Another that bothers me….”The model of having objects recovered by AMDs donated to local museums or other repositories where the AMD is given recognition for the  discovery of the object, and where the object is made available for exhibition remaining in privately held collections (What does “privately held” means exactly?).

They go on to mention the UK’s Portable Antiquities Scheme, but add….”although the compensation portion of the UK model remains controversial.” In other words, God forbid you should be reembursed for your research, your time and effort!

Then later….”At the same time there was general, though not universal, recognition of the considerable skills that expereienced AMDs have in the use of metal detectors both in recovering objects and locating undiscovered archaeological sites.” Well, of course we are nothing more than amateurs.

Then when discussing the possibility of creating a similar PAS here….”However, the element of compensation of AMDs and landowners for recovered objects is widely seen as a major inducement for people to engage in metal detecting for financial gain, labeled by some as “professionally licensed” looting.

Apparently the arkies want to be with us at all times, tell us where we can detect, give us written credit for finding things, but if they happen to be worth anything, forget it.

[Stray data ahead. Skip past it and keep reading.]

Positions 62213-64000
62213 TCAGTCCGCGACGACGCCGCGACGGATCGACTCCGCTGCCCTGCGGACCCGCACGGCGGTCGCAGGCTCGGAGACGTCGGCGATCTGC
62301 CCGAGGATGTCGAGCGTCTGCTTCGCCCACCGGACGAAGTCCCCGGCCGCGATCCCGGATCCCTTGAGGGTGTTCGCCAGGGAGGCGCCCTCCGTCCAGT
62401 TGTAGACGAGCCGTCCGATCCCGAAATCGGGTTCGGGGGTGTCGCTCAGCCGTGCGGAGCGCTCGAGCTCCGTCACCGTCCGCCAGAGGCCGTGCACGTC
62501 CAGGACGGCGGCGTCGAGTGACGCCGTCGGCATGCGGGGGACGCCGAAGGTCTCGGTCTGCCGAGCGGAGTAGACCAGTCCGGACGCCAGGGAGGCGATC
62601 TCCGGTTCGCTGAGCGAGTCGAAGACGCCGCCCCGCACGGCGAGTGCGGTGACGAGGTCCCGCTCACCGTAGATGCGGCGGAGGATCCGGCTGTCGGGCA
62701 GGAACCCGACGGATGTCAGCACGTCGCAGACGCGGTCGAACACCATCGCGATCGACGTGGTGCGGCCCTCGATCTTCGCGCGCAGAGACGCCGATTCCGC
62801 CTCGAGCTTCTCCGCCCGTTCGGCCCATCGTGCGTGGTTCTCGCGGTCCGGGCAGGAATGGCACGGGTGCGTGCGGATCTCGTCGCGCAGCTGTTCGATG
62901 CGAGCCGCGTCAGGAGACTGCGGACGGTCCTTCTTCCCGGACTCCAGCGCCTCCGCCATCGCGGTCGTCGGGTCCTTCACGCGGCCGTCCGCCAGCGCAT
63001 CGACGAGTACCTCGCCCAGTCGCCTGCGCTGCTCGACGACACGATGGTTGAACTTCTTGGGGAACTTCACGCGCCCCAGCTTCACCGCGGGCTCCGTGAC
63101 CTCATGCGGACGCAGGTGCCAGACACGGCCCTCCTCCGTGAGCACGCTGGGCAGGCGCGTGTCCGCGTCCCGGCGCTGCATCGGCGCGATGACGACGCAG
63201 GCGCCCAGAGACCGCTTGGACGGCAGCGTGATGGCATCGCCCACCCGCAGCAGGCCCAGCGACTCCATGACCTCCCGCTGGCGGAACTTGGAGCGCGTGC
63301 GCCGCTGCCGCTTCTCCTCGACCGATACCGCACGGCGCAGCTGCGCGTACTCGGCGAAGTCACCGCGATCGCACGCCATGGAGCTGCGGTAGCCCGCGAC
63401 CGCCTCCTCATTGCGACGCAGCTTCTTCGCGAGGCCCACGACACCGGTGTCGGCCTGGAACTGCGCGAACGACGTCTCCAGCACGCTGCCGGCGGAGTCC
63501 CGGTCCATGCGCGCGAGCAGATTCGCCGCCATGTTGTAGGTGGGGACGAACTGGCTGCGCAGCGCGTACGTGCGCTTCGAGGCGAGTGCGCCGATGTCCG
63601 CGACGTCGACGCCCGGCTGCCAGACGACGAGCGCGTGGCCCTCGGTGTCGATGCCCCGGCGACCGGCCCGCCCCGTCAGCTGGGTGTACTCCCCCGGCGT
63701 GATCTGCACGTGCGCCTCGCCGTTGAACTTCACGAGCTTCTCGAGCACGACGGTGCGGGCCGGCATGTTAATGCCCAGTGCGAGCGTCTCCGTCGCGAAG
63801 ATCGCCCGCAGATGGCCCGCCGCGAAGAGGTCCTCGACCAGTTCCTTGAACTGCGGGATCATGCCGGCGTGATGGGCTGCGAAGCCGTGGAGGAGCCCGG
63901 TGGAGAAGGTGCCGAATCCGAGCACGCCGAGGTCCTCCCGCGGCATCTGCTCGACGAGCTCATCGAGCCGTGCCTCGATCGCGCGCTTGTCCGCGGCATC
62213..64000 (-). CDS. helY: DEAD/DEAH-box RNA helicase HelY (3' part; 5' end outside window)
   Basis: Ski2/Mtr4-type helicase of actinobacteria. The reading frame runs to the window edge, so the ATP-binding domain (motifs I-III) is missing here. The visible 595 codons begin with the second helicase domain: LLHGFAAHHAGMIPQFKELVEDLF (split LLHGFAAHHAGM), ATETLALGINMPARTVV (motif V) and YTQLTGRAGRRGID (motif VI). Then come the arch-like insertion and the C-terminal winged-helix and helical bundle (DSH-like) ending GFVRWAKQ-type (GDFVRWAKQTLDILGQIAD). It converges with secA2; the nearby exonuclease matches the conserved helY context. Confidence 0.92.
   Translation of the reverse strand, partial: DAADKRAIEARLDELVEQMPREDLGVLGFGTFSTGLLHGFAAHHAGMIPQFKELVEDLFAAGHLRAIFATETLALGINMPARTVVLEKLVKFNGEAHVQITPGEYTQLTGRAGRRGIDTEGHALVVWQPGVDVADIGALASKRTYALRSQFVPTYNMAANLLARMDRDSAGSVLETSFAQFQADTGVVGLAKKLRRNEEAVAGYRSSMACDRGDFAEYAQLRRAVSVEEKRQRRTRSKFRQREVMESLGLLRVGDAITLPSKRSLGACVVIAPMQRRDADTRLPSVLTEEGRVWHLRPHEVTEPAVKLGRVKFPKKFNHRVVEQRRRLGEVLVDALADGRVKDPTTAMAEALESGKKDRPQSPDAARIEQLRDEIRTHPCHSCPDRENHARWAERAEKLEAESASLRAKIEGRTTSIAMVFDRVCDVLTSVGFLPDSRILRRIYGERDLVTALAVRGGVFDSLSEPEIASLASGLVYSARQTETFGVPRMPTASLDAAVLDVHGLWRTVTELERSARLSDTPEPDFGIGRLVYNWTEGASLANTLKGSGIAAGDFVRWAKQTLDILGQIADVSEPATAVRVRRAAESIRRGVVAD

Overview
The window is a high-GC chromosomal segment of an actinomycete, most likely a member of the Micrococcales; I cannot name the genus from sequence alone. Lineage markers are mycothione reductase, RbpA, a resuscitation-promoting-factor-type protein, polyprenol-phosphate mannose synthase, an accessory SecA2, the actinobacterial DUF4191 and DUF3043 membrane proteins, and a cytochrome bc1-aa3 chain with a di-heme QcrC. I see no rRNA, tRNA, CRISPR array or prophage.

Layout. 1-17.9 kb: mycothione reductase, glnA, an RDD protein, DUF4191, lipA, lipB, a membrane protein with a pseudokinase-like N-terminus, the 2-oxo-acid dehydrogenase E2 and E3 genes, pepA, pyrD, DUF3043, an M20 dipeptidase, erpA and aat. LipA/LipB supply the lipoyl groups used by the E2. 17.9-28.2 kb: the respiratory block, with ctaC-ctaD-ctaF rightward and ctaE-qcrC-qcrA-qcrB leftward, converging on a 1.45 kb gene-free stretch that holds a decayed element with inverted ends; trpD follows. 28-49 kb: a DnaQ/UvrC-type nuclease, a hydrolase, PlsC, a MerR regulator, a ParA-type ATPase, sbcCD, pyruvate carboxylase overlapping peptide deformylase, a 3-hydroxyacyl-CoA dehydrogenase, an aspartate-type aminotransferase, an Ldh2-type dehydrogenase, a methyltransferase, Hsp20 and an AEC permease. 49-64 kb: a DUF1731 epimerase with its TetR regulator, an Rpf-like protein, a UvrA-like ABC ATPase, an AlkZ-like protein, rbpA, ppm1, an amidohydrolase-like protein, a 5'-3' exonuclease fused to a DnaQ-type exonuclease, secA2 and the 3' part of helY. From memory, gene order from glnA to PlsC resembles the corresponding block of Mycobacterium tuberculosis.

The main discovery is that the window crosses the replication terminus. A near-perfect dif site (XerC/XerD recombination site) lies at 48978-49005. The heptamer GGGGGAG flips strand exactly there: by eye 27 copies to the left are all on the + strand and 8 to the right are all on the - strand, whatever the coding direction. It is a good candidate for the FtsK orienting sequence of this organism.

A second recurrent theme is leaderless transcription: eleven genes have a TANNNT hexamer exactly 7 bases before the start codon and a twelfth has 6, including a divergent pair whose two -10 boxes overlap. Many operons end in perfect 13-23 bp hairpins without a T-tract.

______________________________________

I could go on and on with my thoughts on this topic, especially the meeting summary, but will not simply because it’s something for one of our national organizations to take on or get involved with. Dan, as for the FMDAC, I haven’t a clue what their status is and have given up hope for any kind of realistic action they may take in the future. Likewise the Taskforce for Metal Detecting Rights seems to have gone into hibernation, as their website has remained the same since May. WWATS is pretty much the same….

As for me, I have given up on the possibility of any reasonable, realistic pact with the archaeological community. Their goal since the late 70’s has been to put us out of business, and I see nothing here to indicate a change in that objective. To them we will always be amateurs, grave diggers, pot robbers and looters….

Dan, thanks again for sharing all this, and I really hope you make a liar out of me. I would love to see something similar to the PAS over here. Unfornately I have just seen too many years where “token crumbs” are thrown our way, and after pissing in the wind way too many times, I have given up.